Emily asks for my perspective on flashcards and worksheets.
In general I can say that I don't ask kids to read words in isolation. A study I'm trying to track down for you showed that kids can read 60% more of the same words in context (with the support of all the cueing systems: phonics, meaning, grammar) than they can in isolation. Words in the real world are always part of texts, not apart. (Even STOP on stop signs is always in white print on a red octagonal field.)
One day I walked by a mom who volunteered for a first grade teacher by monitoring kids reading "sight words" on flashcards. One kid correctly read the word "were," to which the mom responded, "Good reading! Here's your sticker!" At the same time, the kid was quizzically shaking her head, "Were. Were. What's a were?"
That being said, the occasional flashcard isn't going to hurt a reader. Rather, I would question how much they actually help. I prefer to focus on kids reading real texts.
Another study quoted to me by a prof in grad school documented that 80% of the spelling errors kids make after grade four are usage errors, like there for their or they're, or personnel for personal. It is not possible to spell these words correctly out of context, so all the more reason to focus on writing, and then edit for conventions (spelling, punctuation, grammar) in the final stages.
It's hard to comment on any particular worksheet outside of seeing it. In general, worksheets require a minimum of writing on kids' part, especially in the early grades. An entire piece of paper may be used for a child to draw lines between 5 words and 5 pictures, or to X several boxes. These pieces of paper have such a short life, and classrooms where lots of worksheets are used are often littered with them, or one can likely find many of last week's worksheets crumpled up in desks. (Corrected, or completed but not turned in, or incomplete: Which is worse?) Moreover, many worksheets must be almost incomprehensible for kids, as adults can be challenged to figure out what is being asked.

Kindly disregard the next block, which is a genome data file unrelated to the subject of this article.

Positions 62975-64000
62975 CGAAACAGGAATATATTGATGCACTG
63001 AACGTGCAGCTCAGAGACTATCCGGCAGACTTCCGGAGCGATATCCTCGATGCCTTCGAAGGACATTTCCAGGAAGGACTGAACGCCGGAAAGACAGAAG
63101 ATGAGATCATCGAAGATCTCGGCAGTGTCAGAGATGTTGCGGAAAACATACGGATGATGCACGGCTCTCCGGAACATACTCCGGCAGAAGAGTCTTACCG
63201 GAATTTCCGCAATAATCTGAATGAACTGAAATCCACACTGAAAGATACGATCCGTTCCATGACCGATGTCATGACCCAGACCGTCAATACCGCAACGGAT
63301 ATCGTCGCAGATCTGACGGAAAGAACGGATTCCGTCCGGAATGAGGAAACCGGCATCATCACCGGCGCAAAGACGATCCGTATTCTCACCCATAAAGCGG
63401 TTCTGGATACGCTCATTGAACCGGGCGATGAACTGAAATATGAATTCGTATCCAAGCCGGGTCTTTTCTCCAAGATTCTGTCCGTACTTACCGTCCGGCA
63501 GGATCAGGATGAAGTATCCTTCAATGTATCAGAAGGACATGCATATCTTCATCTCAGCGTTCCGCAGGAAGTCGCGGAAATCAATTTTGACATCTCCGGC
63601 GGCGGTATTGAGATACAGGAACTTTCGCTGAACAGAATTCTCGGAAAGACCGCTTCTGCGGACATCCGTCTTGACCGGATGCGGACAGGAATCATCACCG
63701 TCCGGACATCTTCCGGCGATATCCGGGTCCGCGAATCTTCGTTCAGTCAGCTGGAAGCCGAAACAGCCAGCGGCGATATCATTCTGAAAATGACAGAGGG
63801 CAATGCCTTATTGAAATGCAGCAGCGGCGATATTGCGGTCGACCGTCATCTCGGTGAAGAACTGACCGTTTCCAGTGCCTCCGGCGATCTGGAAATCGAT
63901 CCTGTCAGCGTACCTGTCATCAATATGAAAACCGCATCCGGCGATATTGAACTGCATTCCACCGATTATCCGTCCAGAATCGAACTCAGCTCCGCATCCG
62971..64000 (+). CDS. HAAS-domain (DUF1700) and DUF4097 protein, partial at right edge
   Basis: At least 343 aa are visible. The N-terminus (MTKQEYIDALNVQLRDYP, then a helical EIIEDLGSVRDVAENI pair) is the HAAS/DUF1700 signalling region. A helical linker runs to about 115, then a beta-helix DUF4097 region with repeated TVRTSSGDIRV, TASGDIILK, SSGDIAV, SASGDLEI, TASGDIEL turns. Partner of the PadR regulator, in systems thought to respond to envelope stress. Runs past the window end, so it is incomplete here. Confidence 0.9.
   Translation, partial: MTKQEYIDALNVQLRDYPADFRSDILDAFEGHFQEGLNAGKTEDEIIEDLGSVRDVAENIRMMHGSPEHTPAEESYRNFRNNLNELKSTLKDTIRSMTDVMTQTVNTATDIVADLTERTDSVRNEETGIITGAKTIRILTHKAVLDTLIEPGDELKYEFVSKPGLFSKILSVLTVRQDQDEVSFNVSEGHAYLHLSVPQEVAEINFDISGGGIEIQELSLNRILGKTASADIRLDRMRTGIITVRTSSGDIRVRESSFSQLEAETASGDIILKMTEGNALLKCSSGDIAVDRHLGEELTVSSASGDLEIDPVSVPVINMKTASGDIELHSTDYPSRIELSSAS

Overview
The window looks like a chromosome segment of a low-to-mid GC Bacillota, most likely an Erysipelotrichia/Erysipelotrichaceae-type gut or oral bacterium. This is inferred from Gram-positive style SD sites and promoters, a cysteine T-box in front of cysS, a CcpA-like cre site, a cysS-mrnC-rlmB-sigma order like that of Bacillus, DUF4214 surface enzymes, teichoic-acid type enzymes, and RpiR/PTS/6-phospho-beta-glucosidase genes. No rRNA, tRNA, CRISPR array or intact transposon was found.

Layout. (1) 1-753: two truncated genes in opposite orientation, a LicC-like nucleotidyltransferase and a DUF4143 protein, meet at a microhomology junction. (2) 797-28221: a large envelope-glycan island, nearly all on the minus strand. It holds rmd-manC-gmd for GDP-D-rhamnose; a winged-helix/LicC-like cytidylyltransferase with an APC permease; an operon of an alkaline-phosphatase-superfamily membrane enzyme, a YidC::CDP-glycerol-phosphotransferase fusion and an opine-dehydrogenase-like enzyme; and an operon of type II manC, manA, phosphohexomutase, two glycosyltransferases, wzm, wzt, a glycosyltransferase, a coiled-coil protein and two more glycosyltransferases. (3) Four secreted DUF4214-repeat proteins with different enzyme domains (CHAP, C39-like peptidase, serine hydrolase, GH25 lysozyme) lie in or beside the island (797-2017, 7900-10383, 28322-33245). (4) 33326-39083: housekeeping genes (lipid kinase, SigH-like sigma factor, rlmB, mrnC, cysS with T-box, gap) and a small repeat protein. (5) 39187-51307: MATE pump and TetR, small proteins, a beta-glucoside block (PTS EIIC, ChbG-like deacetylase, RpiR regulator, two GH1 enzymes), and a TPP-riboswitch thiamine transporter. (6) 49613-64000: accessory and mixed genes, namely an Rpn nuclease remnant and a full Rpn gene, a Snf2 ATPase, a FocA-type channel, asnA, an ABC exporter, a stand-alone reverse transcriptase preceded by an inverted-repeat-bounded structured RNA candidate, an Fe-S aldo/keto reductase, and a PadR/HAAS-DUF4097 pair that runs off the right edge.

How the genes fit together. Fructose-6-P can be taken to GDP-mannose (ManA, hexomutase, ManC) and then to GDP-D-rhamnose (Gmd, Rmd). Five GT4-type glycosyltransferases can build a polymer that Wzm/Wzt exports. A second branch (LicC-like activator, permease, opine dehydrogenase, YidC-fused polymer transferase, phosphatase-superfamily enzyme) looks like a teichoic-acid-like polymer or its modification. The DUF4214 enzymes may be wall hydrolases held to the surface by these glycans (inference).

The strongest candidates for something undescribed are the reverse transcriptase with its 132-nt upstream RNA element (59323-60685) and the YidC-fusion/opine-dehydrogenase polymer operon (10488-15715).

In contrast, many of the purported goals of these practice sheets can be accomplished in spiral notebooks or composition books, and the more kids write, the more evidence of their understanding, as well as their growing skill as writers. Midway into my career I made a goal to use no more than one sheet of copied paper, per kid, per day. On most days that was a group-authored class newspaper on one side, and something relevant to our current learning on the backside. The kids eagerly read their news, and the parents counted on the Notes for Home section to keep them updated. All other draft or informal writing was accomplished in 19 cent spiral notebooks from someplace like Target. If the purpose of the writing was not obvious and it was important for parents to understand my intentions, I ran off small notes describing the assignment that we glued right on the page.
Emily's question touches on trends in "best practices." Here is a web-based adaptation of the work of Zemelman, Daniels, and Hyde: Best Practice: Today's Standards for Teaching and Learning in America's Schools. (I prefer the earlier first or second editions.) Both include worksheets ... decreasing in use.
Trust your judgment on their value. And ask yourself: "What are my most valuable learning experiences? What have I saved in a portfolio or box of artifacts?" If you answer a worksheet, let me know!